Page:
That didn’t work out.

“When any frustrations came out,” Salerno said, “it was because he wasn’t able to play long shifts,” noting that he believed Sidney had put in the effort, he just needed more time to get into shape.

And right now, time is all Sidney has. He’s still living on Prince Edward Island in Canada, training with a former teammate as he prepares for workouts that he hopes will lead to a spot in an NBA Summer League which, in turn, will land him a contract with a team in the NBA D-League.

At least that’s the plan.

Sidney says he is down to 290 pounds. His goal, according to his agent, Zachary Charles of 3pt Sports Management, is to get down to 275 pounds. Charles, who is at least the fourth agent that Sidney has had since leaving school, believes that this time it will be different. He believes that this is a new Renardo Sidney, that all he needs is an opportunity to prove it.

For the first time in his life, Charles says, there’s a plan of action, there’s a structure that Sidney is buying into.

“When it comes to work and dedication,” Charles said, “sometimes it takes a kick in the pants to understand what you had and what you lost.”

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Renardo Sidney has fooled us before.

He’s told us that he’s getting in shape. He spent time working out with John Lucas, readjusting his attitude and his work ethic. He’s turned over a new leaf so many times that we’ve stopped counting, and he understands why there are people that won’t believe what he has to say. He knows that another story about his return to hardwood glory will be met with skepticism.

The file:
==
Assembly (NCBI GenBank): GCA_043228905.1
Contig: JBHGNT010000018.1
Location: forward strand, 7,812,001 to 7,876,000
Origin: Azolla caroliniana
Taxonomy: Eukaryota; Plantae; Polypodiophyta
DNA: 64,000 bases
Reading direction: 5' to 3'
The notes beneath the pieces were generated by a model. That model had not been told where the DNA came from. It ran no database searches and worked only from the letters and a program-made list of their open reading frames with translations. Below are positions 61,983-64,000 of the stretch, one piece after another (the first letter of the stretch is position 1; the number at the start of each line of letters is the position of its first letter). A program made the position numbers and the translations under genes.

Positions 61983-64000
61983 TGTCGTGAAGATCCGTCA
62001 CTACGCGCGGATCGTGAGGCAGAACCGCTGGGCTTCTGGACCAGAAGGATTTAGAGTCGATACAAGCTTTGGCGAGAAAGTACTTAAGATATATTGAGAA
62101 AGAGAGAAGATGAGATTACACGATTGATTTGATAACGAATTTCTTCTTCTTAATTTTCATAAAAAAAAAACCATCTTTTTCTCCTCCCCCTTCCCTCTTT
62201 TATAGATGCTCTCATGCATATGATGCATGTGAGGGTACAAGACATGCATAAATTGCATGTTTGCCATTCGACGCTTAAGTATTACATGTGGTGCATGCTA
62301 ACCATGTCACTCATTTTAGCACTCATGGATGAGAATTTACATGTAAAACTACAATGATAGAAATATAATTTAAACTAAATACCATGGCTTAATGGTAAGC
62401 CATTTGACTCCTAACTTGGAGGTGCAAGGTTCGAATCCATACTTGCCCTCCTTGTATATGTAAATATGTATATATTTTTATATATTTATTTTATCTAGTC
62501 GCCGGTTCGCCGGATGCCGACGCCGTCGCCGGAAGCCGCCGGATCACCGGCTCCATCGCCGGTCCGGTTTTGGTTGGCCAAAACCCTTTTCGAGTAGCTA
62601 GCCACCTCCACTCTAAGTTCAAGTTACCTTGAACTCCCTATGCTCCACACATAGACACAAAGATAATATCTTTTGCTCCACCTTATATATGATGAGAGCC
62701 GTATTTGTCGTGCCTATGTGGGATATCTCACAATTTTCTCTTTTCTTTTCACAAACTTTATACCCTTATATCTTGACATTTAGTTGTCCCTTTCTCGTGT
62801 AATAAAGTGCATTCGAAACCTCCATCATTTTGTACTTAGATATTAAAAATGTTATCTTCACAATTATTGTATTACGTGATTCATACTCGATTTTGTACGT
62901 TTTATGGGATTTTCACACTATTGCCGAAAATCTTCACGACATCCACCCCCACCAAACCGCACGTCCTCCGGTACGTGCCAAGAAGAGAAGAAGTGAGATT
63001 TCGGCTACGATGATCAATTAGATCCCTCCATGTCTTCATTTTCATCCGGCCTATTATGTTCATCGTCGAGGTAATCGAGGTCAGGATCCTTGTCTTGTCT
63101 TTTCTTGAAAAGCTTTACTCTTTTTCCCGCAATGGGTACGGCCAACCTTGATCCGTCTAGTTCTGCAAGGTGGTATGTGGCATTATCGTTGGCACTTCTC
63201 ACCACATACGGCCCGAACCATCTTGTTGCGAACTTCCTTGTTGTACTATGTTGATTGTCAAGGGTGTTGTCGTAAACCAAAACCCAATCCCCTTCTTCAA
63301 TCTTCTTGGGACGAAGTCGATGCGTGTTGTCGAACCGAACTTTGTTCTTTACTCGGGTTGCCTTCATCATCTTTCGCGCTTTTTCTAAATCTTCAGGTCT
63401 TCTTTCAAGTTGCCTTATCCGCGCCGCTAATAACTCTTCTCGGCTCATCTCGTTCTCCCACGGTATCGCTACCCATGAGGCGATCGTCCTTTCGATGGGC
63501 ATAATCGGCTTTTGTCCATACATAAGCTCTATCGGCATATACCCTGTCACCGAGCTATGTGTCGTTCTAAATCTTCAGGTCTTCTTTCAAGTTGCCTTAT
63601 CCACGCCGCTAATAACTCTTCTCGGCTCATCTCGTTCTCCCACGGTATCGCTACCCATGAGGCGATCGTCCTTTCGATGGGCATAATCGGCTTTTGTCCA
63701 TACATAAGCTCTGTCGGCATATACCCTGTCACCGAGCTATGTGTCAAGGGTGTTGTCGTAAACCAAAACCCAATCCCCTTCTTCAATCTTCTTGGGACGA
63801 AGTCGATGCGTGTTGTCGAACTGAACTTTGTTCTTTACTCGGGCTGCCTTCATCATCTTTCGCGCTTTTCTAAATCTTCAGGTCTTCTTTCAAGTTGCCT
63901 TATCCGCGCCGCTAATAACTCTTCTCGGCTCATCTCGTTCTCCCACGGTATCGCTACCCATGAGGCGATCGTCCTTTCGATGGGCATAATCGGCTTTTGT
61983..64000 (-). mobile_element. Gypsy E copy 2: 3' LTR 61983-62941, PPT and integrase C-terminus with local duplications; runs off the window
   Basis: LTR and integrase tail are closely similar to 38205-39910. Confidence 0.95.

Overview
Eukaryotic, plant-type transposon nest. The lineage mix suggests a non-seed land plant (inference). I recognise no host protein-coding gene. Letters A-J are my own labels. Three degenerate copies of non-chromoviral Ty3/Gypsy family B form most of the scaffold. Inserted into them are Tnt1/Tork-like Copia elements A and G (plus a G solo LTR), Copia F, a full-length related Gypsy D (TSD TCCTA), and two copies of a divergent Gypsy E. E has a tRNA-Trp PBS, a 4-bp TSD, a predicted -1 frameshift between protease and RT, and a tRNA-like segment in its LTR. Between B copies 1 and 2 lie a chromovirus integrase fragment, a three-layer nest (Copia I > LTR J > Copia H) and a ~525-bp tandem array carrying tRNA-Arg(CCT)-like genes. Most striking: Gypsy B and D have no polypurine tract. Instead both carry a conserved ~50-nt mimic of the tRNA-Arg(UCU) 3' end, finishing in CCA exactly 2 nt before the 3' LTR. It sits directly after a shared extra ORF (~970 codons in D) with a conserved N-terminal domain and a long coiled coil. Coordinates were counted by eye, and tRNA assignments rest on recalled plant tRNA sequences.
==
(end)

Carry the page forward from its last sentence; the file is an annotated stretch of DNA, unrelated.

He knows he has to prove it before people will start paying attention.

“All I can say is just watch out for me,” he said. “I’ve been saying this over the last couple of years. A lot of people are tired of hearing it, but I’m tired of saying it. I can’t really tell you, because all I’ve been doing the last couple of years is talking. Now I’ve got to do the walking.”

“Just look out for me. That’s all I could say.”

Top-ranked Houston grinds out 53-48 win over Saint Mary’s

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FORT WORTH, Texas – J’Wan Roberts scored 15 points, Marcus Sasser added 13 and top-ranked Houston held on to beat Saint Mary’s 53-48 on Saturday night.